Organ-on-chip technology shows activity of hepatitis B virus

Scientists at Imperial College London have developed and tested an organ-on-a-chip showing how pathogens like hepatitis B interact with artificial human organs. Findings were published in Nature Communications.

Artificial organs provide researchers with the ability to view an organ's cells and physiology for drug testing, but they have not yet been used to evaluate how infectious diseases interact with organs. In this study, researchers use organ-on-a-chip technology to examine how hepatitis B affects an artificial liver.

"This is the first time that organ-on-a-chip technology has been used to test viral infections. Our work represents the next frontier in the use of this technology,” said Marcus Dorner, lead author from Imperial's School of Public Health. “We hope it will ultimately drive down the cost and time associated with clinical trials, which will benefit patients in the long run."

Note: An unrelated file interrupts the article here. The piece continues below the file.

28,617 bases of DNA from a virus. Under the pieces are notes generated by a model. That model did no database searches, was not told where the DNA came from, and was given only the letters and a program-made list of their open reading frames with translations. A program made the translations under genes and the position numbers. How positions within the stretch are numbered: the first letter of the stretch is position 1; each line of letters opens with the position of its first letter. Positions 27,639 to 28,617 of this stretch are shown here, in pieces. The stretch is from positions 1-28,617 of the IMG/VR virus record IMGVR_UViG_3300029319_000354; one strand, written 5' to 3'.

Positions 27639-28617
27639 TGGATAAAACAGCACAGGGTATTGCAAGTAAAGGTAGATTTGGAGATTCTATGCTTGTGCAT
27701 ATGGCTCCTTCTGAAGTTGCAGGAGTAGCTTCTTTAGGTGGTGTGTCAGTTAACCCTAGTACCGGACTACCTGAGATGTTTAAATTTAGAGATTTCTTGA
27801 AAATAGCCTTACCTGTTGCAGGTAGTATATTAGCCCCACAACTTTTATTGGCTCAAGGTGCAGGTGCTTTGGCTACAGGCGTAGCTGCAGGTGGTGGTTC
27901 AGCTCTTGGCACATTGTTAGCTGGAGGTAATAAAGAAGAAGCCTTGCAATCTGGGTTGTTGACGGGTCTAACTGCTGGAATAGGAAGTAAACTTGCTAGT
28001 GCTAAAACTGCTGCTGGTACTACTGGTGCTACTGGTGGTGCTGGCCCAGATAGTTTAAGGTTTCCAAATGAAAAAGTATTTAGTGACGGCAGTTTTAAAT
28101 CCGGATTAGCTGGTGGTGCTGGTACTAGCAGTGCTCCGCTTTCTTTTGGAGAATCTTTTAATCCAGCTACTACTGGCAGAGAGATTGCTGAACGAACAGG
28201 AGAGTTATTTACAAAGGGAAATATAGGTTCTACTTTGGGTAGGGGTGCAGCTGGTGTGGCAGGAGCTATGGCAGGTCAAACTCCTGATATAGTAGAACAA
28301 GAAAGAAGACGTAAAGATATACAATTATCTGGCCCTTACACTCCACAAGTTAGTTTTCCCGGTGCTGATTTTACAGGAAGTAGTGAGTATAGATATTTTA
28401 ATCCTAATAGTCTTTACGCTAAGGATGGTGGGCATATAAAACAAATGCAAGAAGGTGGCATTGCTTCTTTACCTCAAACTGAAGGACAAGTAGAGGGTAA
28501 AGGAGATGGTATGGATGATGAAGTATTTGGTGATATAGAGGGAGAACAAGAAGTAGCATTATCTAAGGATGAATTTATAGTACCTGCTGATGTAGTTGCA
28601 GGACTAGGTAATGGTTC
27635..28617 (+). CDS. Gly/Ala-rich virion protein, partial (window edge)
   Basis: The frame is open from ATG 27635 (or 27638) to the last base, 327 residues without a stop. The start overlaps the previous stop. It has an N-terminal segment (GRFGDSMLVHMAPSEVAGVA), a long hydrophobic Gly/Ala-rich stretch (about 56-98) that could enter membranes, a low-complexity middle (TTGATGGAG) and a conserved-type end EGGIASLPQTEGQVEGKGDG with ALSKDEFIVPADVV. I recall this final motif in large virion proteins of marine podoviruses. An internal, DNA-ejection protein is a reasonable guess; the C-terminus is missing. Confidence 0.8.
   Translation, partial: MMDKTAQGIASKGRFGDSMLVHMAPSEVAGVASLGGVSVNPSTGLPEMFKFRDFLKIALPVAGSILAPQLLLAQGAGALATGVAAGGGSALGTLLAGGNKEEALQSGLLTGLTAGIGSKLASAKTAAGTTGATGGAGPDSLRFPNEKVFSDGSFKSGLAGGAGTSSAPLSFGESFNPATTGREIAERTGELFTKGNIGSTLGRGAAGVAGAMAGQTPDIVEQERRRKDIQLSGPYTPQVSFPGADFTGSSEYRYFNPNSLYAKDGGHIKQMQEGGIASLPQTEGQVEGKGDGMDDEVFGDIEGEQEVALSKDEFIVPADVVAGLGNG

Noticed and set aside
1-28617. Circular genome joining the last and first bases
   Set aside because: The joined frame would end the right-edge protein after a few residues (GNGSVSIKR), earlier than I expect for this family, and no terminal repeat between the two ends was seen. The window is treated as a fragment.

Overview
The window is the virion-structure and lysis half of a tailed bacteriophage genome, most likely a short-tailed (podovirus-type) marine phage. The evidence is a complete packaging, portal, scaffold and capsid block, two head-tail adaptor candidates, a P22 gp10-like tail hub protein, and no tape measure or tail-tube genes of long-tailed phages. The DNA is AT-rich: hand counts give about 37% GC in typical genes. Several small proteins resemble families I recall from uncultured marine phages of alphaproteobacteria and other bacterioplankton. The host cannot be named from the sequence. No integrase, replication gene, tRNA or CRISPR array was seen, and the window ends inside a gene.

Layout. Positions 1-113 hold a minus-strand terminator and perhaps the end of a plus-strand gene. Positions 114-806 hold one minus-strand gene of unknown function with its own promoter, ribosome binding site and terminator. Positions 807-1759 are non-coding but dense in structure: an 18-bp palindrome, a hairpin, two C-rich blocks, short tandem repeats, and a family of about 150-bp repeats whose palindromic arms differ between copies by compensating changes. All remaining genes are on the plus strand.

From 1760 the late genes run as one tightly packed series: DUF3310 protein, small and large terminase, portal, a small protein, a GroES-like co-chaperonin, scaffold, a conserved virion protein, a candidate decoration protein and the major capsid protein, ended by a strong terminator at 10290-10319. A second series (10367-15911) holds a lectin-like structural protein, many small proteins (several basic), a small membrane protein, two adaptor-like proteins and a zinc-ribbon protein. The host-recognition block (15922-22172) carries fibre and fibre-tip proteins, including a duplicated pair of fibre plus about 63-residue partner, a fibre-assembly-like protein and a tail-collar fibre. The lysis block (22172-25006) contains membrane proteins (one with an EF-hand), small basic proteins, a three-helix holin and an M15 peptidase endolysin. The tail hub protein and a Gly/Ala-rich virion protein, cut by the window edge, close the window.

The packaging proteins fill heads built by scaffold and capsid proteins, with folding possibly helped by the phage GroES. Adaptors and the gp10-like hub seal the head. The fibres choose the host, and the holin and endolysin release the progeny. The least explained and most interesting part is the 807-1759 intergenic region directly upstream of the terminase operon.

Developing a cure for hepatitis B has been a long journey. As a first step, Imperial researchers examined the effect of the hepatitis B virus on a liver and found the virus had similar biological responses to when the virus attacks an actual liver. This finding allows researchers to recreate how the virus evades immune response and could lead to the development of personalized drug development.

"Once we begin testing viruses and bacteria on other artificial organs, the next steps could be to test drug interaction with the pathogens within the organ-on-chip environment,” said Dorner.